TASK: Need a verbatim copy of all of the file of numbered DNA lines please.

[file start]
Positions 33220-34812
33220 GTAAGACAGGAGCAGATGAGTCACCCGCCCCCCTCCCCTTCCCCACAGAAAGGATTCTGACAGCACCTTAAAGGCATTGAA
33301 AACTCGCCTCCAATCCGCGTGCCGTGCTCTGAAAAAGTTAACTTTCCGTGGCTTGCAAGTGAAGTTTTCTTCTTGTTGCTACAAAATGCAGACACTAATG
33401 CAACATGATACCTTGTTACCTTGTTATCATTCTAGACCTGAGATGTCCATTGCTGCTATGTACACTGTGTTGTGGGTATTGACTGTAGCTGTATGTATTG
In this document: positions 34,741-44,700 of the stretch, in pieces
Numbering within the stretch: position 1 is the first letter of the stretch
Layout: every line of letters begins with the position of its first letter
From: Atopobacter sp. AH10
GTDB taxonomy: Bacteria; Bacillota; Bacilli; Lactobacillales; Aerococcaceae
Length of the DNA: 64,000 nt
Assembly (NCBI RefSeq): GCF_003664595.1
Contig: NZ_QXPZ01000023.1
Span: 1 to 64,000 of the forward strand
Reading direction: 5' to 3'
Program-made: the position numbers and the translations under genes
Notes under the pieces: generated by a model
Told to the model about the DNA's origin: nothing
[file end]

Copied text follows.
Positions 33220-34812
33220 GTAAGACAGGAGCAGATGAGTCACCCGCCCCCCTCCCCTTCCCCACAGAAAGGATTCTGACAGCACCTTAAAGGCATTGAA
33301 AACTCGCCTCCAATCCGCGTGCCGTGCTCTGAAAAAGTTAACTTTCCGTGGCTTGCAAGTGAAGTTTTCTTCTTGTTGCTACAAAATGCAGACACTAATG
33401 CAACATGATACCTTGTTACCTTGTTATCATTCTAGACCTGAGATGTCCATTGCTGCTATGTACACTGTGTTGTGGGTATTGACTGTAGCTGTATGTATTG
In this document: positions 34,741-44,700 of the stretch, in pieces
Numbering within the stretch: position 1 is the first letter of the stretch
Layout: every line of letters begins with the position of its first letter
From: Atopobacter sp. AH10
GTDB taxonomy: Bacteria; Bacillota; Bacilli; Lactobacillales; Aerococcaceae
Length of the DNA: 64,000 nt
Assembly (NCBI RefSeq): GCF_003664595.1
Contig: NZ_QXPZ01000023.1
Span: 1 to 64,000 of the forward strand
Reading direction: 5' to 3'
Program-made: the position numbers and the translations under genes
Notes under the pieces: generated by a model
Told to the model about the DNA's origin: nothing